I have done nearly eighty mural paintings during my tenure in Sree Sankaracharya University. Let me introduce, with an element of honour and pride, some of them, like the Perumthachan series...
Murals constitute the pictorial representation of mythological and legendary incidents of any region, thus of the paintings done for aesthetic purposes, alone. Basically they belong to the fresco style with several regional variations and specificity. Searching for the roots of murals in kerala takes us back in to the 7th, 8th centuries. They function as a sort of ‘dynamic theater stills’, elucidating characters and episodes, preserving a whole lot of traditions always in communion with the past, as brilliant picturesque reminder of our ethos.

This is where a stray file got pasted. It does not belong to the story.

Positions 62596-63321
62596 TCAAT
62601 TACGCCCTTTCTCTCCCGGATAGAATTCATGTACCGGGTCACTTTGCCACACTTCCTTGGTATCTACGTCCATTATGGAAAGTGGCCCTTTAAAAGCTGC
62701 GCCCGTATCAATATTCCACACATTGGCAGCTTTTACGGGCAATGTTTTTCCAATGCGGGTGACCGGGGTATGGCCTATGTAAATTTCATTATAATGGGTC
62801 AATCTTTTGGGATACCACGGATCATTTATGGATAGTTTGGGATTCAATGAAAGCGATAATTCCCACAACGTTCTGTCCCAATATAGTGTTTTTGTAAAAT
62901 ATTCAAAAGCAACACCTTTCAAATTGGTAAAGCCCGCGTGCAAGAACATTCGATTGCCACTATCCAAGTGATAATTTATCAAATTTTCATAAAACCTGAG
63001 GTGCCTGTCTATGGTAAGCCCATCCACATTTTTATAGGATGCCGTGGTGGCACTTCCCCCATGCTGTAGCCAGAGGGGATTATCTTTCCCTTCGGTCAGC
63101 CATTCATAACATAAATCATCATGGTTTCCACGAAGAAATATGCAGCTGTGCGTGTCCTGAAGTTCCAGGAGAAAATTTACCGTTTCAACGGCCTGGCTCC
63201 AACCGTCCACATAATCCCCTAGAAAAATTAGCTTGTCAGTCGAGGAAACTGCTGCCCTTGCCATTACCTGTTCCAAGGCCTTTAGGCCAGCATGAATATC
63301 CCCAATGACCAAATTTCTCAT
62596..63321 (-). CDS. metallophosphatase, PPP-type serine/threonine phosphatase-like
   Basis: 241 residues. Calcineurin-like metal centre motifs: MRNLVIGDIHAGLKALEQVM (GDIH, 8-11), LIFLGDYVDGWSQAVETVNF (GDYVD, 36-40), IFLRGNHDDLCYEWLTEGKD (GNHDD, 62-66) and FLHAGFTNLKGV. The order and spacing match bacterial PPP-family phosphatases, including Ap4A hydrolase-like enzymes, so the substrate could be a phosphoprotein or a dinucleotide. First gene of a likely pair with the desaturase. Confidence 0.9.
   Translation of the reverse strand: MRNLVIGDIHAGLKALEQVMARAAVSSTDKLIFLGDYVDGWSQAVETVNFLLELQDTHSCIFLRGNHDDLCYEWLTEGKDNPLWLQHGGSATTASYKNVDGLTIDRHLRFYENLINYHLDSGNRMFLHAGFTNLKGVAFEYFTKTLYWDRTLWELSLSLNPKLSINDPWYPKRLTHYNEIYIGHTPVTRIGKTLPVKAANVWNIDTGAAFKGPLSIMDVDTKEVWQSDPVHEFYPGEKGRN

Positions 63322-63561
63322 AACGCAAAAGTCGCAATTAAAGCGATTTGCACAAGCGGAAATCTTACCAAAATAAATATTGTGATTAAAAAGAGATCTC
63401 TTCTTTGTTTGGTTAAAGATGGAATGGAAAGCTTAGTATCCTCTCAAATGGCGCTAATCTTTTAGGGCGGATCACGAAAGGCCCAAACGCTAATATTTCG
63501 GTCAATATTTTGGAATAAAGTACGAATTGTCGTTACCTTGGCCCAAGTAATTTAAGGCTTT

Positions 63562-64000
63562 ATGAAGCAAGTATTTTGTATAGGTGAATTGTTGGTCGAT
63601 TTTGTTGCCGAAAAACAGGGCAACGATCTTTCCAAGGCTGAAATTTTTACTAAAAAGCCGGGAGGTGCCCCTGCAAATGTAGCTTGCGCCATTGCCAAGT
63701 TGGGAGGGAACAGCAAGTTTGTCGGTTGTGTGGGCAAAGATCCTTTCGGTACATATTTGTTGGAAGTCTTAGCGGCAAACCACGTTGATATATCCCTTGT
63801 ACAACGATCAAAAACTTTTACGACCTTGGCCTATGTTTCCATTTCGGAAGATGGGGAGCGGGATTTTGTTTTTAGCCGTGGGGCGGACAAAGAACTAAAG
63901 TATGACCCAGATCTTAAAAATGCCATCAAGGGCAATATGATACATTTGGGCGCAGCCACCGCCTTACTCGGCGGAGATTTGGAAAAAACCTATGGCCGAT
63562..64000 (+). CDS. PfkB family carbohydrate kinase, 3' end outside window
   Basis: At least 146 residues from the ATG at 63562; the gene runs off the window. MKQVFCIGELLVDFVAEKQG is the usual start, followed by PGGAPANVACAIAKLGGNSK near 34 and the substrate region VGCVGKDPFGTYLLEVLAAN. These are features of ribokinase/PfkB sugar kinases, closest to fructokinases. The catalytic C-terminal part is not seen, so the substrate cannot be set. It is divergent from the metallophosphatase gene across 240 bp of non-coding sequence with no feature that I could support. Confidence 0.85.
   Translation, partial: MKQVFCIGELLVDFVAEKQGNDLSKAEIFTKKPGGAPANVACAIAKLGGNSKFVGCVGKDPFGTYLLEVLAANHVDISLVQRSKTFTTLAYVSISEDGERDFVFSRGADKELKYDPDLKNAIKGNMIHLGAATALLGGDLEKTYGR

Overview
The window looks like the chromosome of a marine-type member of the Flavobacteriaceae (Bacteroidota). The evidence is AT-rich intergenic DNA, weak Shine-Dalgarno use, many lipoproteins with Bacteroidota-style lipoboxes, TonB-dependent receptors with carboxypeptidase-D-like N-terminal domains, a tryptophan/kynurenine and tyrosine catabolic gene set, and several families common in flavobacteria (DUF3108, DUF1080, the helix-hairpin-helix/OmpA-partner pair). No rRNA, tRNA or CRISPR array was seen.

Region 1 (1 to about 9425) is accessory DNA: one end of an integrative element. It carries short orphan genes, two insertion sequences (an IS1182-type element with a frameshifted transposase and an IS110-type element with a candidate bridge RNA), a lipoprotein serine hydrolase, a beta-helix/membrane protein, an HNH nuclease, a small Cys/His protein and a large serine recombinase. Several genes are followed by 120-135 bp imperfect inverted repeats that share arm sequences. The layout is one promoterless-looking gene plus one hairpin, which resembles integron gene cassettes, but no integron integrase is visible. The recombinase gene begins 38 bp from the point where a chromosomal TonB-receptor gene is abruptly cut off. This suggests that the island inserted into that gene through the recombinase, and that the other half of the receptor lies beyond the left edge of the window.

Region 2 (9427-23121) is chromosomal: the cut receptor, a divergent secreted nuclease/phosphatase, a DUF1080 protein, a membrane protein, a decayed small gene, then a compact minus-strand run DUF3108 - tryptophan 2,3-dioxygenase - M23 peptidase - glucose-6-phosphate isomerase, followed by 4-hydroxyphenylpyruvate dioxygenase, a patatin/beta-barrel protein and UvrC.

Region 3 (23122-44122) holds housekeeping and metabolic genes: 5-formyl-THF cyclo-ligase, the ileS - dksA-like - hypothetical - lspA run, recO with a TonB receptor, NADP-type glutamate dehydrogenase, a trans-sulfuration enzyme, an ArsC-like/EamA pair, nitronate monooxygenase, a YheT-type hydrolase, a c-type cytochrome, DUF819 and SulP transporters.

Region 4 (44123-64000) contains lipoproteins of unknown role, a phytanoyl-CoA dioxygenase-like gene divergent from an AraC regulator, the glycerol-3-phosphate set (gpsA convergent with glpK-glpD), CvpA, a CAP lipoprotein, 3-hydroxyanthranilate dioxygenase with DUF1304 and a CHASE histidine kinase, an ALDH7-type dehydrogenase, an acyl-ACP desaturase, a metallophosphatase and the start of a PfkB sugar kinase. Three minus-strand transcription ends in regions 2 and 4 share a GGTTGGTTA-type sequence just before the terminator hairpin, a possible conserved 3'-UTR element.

Pigments and glues prepared from materials obtained from nature, purified and mixed in definite proportions are applied on freshly prepared walls of temples, churches, palaces and houses. Brushes made of natural materials are used to apply the prepared pigments in dot and lines, over light washes if needed, to compose each figure. The resilience of the pigments offers strength and stability to the painting assuring long life to the work done. Anatomy of characters, including animals trees etc, are represented in a regionally stylized form. One panel might hold several scenes Separated by specific lines (manimala). Yellow, red, green, white and black are the most prominent hues seen in the murals of kerala. Deities when drawn are mostly based on the invocatory verses found in the relevant ancient scriptures. When such a worck is undertaken, a muralist is instructed to follow certain Observences and meditate up on theproposed form. The various components in a panel remind us of iconographic symbols as well as the patterns and figures done on floor using powdered natural pigments (kalamezhuthu), pointing towards the evolution of the mural style.